Manitobans can now choose to designate one other household to form a pandemic bubble, and businesses — except indoor theatres, concert halls, casinos and bingo halls — can reopen when new public health orders come into effect Friday.
Indoor recreation facilities such as gyms, pools and fitness centres will be able to operate at 25 per cent capacity with physical distancing measures in place for spectators, locker rooms and common areas.
The province had considered eliminating rules requiring masks for people in recreation facilities while exercising, but decided to keep it in place for this round of the health orders, Chief Provincial Public Health Officer Dr. Brent Roussin said.
The new orders, which Roussin unveiled during a news conference on Tuesday, will remain in effect until March 25. The government has posted the rules on its website.
“We shouldn’t interpret these reopenings as a reduction in our risk,” Roussin said, stressing the need to keep case numbers down, as more easily transmissible variants of the virus pose a threat to the health system.
Restaurants will be able to operate at 50 per cent capacity
Under the rules for household bubbles, all members of both households must agree to only visit each other.
Manitobans can either choose the household bubble option, or can instead continue to designate up to two people to come to their home.
Among the other changes, the limit on outdoor gathering sizes has doubled to 10 people.
Restaurants can operate at 50 per cent capacity, but the rule limiting seating to household members only remains in place.
If restaurants were allowed to seat more than one household together, there would be no way for them to avoid seating multiple households together, Roussin said.
“We know that Manitobans want to get out with other people at these restaurants. We just can’t have people from different households, multiple households sitting at the same table for prolonged periods of time.”
WATCH | Dr. Brent Roussin on reason for sticking to single-household seating in restaurants
Dr. Brent Roussin, Manitoba’s chief provincial public health officer says its too early to allow multiple-household seating at restaurants.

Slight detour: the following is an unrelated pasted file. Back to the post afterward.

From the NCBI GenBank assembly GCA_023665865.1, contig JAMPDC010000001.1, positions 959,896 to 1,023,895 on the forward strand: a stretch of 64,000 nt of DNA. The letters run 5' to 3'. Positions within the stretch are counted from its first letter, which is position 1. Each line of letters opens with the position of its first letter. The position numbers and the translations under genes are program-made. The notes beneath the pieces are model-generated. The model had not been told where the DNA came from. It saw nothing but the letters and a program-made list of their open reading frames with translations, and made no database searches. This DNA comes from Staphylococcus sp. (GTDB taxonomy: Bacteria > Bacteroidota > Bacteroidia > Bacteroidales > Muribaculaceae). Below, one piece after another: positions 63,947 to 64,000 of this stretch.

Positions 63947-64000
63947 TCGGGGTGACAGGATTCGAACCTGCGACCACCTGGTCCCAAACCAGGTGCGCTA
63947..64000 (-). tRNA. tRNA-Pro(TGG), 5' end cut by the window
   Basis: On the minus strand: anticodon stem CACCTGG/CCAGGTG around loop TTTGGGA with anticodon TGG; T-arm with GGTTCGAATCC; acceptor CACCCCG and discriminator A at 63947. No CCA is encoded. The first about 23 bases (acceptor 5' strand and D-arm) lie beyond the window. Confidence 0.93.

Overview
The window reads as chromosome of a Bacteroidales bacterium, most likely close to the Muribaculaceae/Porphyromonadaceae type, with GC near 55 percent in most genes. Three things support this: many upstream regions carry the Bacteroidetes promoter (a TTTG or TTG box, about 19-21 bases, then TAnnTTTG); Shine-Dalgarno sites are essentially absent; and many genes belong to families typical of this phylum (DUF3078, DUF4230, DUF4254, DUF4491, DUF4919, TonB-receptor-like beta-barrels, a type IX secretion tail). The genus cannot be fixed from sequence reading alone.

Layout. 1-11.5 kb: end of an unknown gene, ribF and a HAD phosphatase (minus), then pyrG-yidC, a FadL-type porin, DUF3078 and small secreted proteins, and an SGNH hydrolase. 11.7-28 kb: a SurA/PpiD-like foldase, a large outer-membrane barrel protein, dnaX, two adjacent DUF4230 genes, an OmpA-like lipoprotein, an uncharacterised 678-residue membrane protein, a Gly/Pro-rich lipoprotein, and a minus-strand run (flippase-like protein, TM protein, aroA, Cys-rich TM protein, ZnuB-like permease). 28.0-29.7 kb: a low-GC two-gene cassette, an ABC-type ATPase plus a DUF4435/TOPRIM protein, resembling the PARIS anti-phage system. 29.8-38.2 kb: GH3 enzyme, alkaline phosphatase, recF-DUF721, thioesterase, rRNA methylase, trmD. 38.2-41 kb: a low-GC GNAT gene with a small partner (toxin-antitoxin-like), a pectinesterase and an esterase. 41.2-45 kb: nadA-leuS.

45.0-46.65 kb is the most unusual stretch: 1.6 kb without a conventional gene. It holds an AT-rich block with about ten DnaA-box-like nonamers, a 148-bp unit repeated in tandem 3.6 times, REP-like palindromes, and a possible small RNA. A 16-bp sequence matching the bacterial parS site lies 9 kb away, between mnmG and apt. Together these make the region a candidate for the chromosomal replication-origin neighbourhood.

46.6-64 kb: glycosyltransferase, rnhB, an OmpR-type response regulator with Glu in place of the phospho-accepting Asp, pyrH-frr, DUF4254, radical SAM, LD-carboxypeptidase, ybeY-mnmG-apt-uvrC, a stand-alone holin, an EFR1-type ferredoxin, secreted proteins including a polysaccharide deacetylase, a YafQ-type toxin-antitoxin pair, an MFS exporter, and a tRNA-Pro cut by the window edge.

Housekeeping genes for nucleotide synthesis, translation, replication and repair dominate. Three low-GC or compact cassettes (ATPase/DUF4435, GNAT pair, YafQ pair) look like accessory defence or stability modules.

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Dr. Brent Roussin explains why members of household “bubbles” still can’t sit together at restaurants and why we should stick to single-household seating.0:59
Other businesses can also operate at 50 per cent capacity, up to a maximum of 250 people.
Places of worship can reopen at 25 per cent capacity, up to a maximum of 100 people.
Arcades, go-kart tracks, day camps for children and children’s facilities can also open at 25 per cent capacity. Dance, theatre and music facilities can open for individual instruction and group classes at 25 a maximum per cent capacity.
Professional theatre, dance, symphony and opera companies can resume rehearsals, as long as they are not open to the public.
The changes come after the Manitoba government announced last week that it was considering a broad swath of relaxed COVID-19 rules.
Members of the public were invited to offer their feedback on the proposed changes.
Officials began loosening some restrictions to allow for a “slow reopening” of some businesses on Jan. 23 after Manitobans spent months in near lockdown. At first, the changes applied to all areas but the north. On Feb. 12, restrictions were relaxed further, this time with northern Manitoba included.
Despite those relaxed rules, daily COVID-19 case counts have continued to fall across the province. On Monday, Manitoba posted its lowest daily case count since Oct. 7.
WATCH | Province announces new COVID-19 orders
Manitoba announces new COVID-19 orders: March 2, 2021
CBC News Manitoba
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Manitoba’s premier Brian Pallister and chief provincial public health officer Dr. Brent Roussin, announce the next phase of COVID-19 health orders.49:50
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